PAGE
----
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10 Reasons Why You May Want to Avoid Beneful Dog Food

Avoid Beneful Dog Food

I know most of you aren’t feeding your dogs a food like Purina’s Beneful, but this article is for those that simply don’t realize the dangers of budget brand dog foods.

The Beneful story has been going around for some time now, having been linked to deaths and illnesses in countless dogs.  In fact, one of our local news stations ran a story on the possibility of Beneful being linked to dying dogs.

The Story

The first time the story came to light was in February of 2007. At that time, an email circulated that was a “Health Alert” about the dangers of Beneful dog food.

It described multiple reports of “dogs becoming sick or dying after eating Beneful.” The email came from DoggyBling.com and zeroed in on several reports in the forums there.

At that time, the people at DoggyBling.com had spoken to someone at Beneful and said the company was aware of the problem and was looking into it.

Beneful responded in February of 2007 and said their foods were safe. They claimed Purina initiated testing by an independent third party analytical laboratory based on verifying customer product codes (from those who’d claimed their dogs were sick or dying from Beneful). Notably, Beneful said that the tests revealed no aflatoxin in their test samples.

Despite Beneful’s response, complaints have risen again.

This time, the complaints can be seen on the Consumer Affairs website. There are hundreds of them and in January of 2013 the site reported a “large increase in views of Beneful complaints and in the complaints themselves” over the last six months.

The Consumer Affairs Problem

But according to Susan Thixton at The Truth About Dog Food, the FDA confirmed to her only two to four complaints about Beneful over the past year. On January 14 of 2013, the FDA told Thixton of four additional complaints over the past 48 hours – and two of them were linked directly to the rise in Consumer Affairs complaints as reported online.

This isn’t meant to let Beneful, a brand that I personally despise, off the hook. But it should serve as a reminder as to the mischievous ways of the Internet. Finding the truth online can be as hard as finding good quality dog food; it takes some digging and some research. The fact is that we can’t explain where these complaints are coming from.

Consumer Affairs is not exactly known as a reputable hotbed for reporting problems, so any information from the site should be taken with a grain of salt. Simply put, they profit from customer complaints. Companies that want to refute the complaints have to pay a hefty fee. And so-called “consumers” with complaints, whether legitimate or fraudulent, don’t have to provide any personal information.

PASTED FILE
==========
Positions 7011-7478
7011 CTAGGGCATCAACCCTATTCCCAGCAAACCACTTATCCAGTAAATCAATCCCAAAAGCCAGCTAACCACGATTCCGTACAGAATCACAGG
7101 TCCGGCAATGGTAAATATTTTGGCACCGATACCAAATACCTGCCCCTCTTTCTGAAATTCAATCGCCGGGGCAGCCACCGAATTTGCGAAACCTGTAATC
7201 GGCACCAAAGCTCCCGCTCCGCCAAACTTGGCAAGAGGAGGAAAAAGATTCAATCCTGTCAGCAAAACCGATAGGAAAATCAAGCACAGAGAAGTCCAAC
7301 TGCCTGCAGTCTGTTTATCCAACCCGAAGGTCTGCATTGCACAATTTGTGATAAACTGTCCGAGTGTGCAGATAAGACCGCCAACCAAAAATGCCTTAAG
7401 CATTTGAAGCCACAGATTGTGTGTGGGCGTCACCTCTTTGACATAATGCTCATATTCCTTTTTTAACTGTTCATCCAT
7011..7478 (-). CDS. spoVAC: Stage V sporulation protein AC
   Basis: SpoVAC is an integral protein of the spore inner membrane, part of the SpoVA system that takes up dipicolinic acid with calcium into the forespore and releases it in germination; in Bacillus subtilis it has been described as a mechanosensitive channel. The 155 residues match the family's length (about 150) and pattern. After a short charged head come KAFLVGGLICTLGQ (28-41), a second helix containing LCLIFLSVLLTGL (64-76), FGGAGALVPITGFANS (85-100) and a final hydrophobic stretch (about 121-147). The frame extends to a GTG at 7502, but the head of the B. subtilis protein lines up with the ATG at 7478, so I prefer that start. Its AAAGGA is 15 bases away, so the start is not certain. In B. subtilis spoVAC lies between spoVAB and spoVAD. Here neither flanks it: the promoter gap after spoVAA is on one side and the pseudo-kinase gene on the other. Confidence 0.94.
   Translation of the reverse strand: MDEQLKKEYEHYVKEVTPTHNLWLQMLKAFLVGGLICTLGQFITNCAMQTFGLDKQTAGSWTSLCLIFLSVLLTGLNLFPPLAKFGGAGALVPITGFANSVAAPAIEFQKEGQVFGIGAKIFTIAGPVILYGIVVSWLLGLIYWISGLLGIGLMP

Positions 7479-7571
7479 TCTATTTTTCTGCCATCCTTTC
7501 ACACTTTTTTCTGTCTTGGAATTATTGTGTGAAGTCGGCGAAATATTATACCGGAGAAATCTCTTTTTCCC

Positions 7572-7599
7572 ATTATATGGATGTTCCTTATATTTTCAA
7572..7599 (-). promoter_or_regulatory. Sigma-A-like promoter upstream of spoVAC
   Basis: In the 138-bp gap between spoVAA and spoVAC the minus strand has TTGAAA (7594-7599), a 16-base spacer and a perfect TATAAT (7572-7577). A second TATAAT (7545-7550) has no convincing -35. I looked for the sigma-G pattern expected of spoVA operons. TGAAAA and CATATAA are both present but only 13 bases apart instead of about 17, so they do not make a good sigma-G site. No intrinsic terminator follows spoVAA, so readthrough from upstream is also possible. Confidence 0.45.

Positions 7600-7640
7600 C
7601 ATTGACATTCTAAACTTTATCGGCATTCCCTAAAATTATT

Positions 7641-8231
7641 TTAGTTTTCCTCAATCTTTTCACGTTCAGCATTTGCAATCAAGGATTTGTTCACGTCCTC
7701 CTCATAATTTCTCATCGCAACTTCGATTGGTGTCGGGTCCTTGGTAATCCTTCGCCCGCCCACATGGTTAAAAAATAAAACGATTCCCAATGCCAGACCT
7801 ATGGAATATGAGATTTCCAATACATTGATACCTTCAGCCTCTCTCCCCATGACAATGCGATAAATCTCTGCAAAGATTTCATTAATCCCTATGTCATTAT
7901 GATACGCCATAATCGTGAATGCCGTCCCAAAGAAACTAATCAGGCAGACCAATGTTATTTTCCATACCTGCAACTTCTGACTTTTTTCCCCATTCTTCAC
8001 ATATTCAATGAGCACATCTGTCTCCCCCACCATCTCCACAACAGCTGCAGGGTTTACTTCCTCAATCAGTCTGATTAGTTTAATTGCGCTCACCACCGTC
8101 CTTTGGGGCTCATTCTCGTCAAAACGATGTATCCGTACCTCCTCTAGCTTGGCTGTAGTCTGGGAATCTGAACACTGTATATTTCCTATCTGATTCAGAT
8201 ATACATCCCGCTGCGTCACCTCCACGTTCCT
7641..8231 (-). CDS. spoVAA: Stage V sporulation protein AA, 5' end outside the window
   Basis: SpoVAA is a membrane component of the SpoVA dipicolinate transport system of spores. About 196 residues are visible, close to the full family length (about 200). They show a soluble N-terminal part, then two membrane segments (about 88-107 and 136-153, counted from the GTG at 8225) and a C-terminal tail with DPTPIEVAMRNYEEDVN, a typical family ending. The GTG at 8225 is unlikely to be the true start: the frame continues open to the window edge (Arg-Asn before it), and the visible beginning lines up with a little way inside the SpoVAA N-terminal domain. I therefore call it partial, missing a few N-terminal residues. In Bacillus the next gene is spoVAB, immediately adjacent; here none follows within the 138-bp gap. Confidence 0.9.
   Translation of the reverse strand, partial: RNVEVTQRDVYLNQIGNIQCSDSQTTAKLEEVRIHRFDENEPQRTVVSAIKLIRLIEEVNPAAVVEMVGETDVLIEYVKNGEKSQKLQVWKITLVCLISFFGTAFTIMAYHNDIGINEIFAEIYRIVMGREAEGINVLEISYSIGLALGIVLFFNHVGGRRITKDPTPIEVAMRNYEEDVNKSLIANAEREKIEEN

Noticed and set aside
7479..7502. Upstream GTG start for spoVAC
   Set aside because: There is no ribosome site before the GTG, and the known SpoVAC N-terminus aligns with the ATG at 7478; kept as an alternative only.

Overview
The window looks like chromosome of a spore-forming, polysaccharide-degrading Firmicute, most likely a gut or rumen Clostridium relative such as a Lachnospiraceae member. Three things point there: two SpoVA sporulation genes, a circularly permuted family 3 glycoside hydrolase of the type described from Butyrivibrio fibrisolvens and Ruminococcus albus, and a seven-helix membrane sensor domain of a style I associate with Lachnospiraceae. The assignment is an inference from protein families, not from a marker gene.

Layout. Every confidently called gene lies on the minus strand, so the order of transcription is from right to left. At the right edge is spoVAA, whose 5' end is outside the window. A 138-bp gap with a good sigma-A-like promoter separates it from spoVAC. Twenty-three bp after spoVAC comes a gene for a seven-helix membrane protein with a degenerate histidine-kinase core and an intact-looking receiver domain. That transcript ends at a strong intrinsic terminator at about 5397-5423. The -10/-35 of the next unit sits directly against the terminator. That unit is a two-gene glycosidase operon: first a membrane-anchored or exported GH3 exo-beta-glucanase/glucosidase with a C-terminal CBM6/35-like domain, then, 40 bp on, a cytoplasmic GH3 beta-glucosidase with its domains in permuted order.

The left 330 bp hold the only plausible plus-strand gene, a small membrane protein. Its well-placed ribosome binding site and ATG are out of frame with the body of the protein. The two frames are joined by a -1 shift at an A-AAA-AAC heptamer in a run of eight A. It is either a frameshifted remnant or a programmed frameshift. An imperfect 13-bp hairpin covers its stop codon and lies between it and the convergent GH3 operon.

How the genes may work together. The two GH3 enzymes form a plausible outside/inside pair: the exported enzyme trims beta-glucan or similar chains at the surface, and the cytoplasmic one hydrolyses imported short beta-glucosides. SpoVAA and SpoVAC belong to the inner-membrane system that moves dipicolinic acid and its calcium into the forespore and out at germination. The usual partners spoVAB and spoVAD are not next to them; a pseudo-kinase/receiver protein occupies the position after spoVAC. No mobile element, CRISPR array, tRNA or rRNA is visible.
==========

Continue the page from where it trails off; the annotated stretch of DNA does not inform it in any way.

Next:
10 Good Reasons Why I Think Dog Owners Should Avoid Beneful

With that in mind, here’s my 10 reasons why Beneful should be avoided:

  1. Believed to be linked to illness and death – these links aren’t just confined to the Consumer Affairs site and have been cropping up all over the Internet. A search reveals more heartbroken pet owners who believe their dogs were killed or made sick as a result of Beneful dog food.
  2. Customer complaints – even if some of the complaints on Consumer Affairs are illegitimate, it should raise a few red flags. Why does Beneful have so many complaints and such a bad reputation?
  3. Lack of nutritionally valuable ingredients – this is a no-brainer. Just check out the ingredients list for yourselves.
  4. Corn as protein source – once again, a no-brainer.
  5. The aflatoxin link – this, as with some of the other reasons, is theoretical at this point. The FDA is currently investigating this possibility and we’ll have news when or if something turns up.
  6. Chicken by-product – the second ingredient on the list, behind, ground yellow corn is this devious crapshoot of garbage chicken parts. Avoid.
  7. Corn gluten meal – another by-product on the ingredients list and the THIRD ingredient on the list.
  8. Mystery animal fat – this is rendered fat. Period. It’s a rather dubious component at the best of times and could be the fat from multiple animals. Beneful labels it as “beef tallow.”
  9. Misleading advertising – the same could be said for just about any market brand especially lower grade formulas.
  10. One of the worst on the market – finally, based on the evidence, my opinion settles on the fact that this is one of the worst dog foods on the market.

As you can see, there are multiple reasons to be concerned about Beneful. In my view, it is a brand that dog owners should avoid. Read more low quality dog foods here.

One final note: if you have REAL complaints and concerns about Beneful, the best course of action is to not entrust your views with a questionable Internet site but take it to the source. Report any pet food complaints to the appropriate government bodies and take the guesswork out of it.

Our dogs deserve better.

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